This is the third in a series of notes on Psalms 42 and 43, which are a single song of lament. The song follows an alternating rhythm of descent and ascent. It descends as the Psalmist recounts his trials and articulates the turmoil in his downcast soul. It ascends in hope as he remembers God’s covenant love and faithfulness. In the last note I considered verses 1-3. Verse 3 concludes with a question, which marks the first low point in the song’s descending and ascending rhythm: “Where is your God?” In this note I want to consider verses 4-5, in which the song ascends in hope.
The ascent in hope begins when the Psalmist remembers leading God’s people in festal procession:
These things I remember,
as I pour out my soul:
how I would go with the throng
and lead them in procession to the house of God
with glad shouts and songs of praise,
a multitude keeping festival.
At first, he was panting and thirsting for God. Now he is pouring out his soul. His prayer has intensified. As he pours out his soul, he remembers leading God’s people in festal procession to the house of God. For a moment, the taunts of his enemies and the turmoil of his soul are silenced, as he remembers the glad shouts and songs of praise. God required his people to keep various festivals throughout the year, to remind them of his mighty acts of deliverance and provision in history. Like the Lord’s Supper, these festive commemorations confirmed their identity as his covenant people and assured them of his covenant love and faithfulness.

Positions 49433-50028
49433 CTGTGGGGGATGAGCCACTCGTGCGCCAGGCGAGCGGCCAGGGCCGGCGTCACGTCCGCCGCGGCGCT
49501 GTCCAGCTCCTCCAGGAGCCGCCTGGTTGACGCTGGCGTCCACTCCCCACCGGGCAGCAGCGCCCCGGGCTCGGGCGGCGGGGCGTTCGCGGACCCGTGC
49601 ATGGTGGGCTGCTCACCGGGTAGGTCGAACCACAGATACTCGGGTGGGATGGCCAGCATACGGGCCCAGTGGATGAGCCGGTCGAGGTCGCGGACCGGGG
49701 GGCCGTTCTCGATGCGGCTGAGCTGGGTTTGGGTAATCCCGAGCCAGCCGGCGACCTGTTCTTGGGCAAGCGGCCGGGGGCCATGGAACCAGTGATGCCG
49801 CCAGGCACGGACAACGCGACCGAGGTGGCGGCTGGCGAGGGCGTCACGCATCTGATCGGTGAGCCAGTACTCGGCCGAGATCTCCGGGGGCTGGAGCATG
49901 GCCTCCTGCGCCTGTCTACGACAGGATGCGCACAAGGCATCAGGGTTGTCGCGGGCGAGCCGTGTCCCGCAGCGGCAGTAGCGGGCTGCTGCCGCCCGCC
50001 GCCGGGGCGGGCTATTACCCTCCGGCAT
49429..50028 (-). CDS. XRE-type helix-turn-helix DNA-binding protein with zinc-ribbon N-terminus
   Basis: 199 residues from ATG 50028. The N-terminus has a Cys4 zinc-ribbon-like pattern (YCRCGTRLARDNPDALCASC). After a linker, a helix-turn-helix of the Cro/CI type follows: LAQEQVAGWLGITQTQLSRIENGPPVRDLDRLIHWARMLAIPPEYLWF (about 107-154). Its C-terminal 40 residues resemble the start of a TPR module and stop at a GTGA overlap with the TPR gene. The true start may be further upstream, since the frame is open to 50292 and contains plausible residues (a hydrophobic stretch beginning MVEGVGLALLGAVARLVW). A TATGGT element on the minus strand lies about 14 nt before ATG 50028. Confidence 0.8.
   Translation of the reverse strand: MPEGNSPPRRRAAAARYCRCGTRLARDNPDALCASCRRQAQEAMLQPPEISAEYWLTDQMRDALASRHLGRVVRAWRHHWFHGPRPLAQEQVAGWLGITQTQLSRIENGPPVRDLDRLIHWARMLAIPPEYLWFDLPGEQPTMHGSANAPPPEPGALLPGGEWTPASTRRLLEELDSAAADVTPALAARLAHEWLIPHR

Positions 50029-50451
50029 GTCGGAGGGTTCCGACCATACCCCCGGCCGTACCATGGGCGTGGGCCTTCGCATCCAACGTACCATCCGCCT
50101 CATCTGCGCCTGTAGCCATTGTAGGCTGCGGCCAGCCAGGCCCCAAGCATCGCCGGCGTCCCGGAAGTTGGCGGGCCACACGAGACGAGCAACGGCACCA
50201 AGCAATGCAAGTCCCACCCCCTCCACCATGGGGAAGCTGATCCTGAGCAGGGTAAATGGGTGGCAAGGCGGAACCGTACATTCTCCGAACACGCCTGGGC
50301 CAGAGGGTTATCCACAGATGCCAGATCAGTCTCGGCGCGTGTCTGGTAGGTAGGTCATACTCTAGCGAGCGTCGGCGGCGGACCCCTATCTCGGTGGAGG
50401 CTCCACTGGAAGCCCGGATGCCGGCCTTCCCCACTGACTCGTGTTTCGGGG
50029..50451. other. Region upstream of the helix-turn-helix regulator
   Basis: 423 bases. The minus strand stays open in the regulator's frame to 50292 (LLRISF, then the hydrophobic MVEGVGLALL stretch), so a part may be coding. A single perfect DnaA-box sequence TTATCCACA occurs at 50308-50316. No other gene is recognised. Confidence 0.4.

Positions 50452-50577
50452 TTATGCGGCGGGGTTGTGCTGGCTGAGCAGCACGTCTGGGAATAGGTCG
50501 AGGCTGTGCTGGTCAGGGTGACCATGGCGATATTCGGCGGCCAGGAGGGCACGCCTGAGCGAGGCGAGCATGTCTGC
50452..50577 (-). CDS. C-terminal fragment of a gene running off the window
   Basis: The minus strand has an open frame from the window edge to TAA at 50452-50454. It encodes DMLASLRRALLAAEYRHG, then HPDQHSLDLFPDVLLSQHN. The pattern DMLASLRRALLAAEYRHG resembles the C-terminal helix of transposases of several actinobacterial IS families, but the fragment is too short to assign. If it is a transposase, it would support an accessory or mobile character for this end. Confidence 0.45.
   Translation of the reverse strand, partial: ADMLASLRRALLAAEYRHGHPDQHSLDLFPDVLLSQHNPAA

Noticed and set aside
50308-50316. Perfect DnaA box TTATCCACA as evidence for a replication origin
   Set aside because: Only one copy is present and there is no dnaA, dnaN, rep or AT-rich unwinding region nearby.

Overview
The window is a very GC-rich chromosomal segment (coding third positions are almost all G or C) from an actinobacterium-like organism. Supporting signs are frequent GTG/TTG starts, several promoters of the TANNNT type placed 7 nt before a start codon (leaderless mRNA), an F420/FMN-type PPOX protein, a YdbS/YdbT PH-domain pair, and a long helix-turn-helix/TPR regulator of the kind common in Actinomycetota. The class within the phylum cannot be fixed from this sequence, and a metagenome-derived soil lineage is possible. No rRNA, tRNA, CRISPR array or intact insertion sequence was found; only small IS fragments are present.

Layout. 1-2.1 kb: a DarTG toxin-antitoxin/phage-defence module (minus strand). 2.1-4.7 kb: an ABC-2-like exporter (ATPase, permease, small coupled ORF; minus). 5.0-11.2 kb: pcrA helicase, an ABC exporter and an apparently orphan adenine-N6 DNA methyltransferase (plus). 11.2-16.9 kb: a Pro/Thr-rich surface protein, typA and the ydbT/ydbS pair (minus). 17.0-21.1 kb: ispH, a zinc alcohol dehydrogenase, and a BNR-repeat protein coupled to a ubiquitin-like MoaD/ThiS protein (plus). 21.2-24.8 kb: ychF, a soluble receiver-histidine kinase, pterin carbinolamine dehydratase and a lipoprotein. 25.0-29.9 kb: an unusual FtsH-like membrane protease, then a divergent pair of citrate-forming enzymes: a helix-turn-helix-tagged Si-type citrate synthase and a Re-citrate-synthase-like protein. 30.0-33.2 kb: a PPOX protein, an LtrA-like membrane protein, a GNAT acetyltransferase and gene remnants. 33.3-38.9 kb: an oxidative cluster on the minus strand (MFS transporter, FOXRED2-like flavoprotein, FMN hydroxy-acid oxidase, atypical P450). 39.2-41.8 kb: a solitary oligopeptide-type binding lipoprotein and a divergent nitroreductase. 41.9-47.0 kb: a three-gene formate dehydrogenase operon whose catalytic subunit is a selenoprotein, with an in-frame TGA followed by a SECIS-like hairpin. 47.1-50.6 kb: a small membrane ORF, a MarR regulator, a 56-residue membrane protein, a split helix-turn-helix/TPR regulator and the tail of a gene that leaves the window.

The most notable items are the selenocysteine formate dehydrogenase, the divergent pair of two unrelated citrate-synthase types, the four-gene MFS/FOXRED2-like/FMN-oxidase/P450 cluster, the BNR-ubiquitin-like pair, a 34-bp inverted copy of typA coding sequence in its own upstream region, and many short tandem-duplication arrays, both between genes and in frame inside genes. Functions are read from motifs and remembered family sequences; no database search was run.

The memory of these feasts fixes the Psalmist’s thoughts on God. Having poured out his soul, he now speaks to his soul in verse 5:
Why are you cast down, O my soul,
and why are you in turmoil within me?
Hope in God; for I shall again praise him,
for the salvation of his countenance.
The Psalmist has been listening to the turmoil of his soul and the taunts of his enemies, but the memory of singing God’s praises and keeping festival has silenced the turmoil and the taunts. He remembers what the feasts declared, that God is with us and he will deliver us.
The memory prompts him to preach: “Why are you downcast? Hope in God!” This is why we need to learn lament. When we lament, we not only pour out our souls and articulate our grief and sorrow, we also preach to our souls. Yes, lament gives voice to the turmoil within, but if all we do is listen to that turmoil, we will remain downcast. Lament calls us to preach to our souls, and preaching gives voice to God’s Word. It reiterates God’s promises and commands. Thus, the Psalmist preaches to himself: “Hope in God!”
Lamentation preaches. It turns our attention away from the turmoil within to our God and Saviour. The taunt of the enemy, “Where is your God?” is now an exhortation, “Where is your God!” Behold! Look to him! Hope in him! Remember his covenant love and faithfulness. As the Apostle Paul exhorts Timothy: “Remember Jesus Christ, risen from the dead, the offspring of David.” Jesus is the offspring of David, a man, like you and me, but risen from the dead. Again, Paul writes to the believers in Corinth, “he who raised the Lord Jesus will raise us also with Jesus and bring us with you into his presence” (2 Cor 4:14). Remembering Jesus, I preach to my soul: “Hope in God; for I shall again praise him for the salvation of his countenance.”